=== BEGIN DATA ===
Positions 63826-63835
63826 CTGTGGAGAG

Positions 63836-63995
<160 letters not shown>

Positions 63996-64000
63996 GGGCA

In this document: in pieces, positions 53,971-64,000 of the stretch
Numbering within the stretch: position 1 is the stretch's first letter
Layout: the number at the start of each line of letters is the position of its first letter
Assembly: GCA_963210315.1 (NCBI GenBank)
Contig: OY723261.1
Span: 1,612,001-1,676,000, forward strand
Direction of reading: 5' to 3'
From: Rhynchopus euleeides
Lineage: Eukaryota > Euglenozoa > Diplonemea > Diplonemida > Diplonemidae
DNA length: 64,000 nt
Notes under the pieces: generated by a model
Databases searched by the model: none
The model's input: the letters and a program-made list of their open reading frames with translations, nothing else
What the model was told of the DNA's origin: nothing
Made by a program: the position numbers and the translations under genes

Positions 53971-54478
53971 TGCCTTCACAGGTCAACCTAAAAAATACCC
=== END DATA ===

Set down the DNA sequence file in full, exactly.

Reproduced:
Positions 63826-63835
63826 CTGTGGAGAG

Positions 63836-63995
<160 letters not shown>

Positions 63996-64000
63996 GGGCA

In this document: in pieces, positions 53,971-64,000 of the stretch
Numbering within the stretch: position 1 is the stretch's first letter
Layout: the number at the start of each line of letters is the position of its first letter
Assembly: GCA_963210315.1 (NCBI GenBank)
Contig: OY723261.1
Span: 1,612,001-1,676,000, forward strand
Direction of reading: 5' to 3'
From: Rhynchopus euleeides
Lineage: Eukaryota > Euglenozoa > Diplonemea > Diplonemida > Diplonemidae
DNA length: 64,000 nt
Notes under the pieces: generated by a model
Databases searched by the model: none
The model's input: the letters and a program-made list of their open reading frames with translations, nothing else
What the model was told of the DNA's origin: nothing
Made by a program: the position numbers and the translations under genes

Positions 53971-54478
53971 TGCCTTCACAGGTCAACCTAAAAAATACCC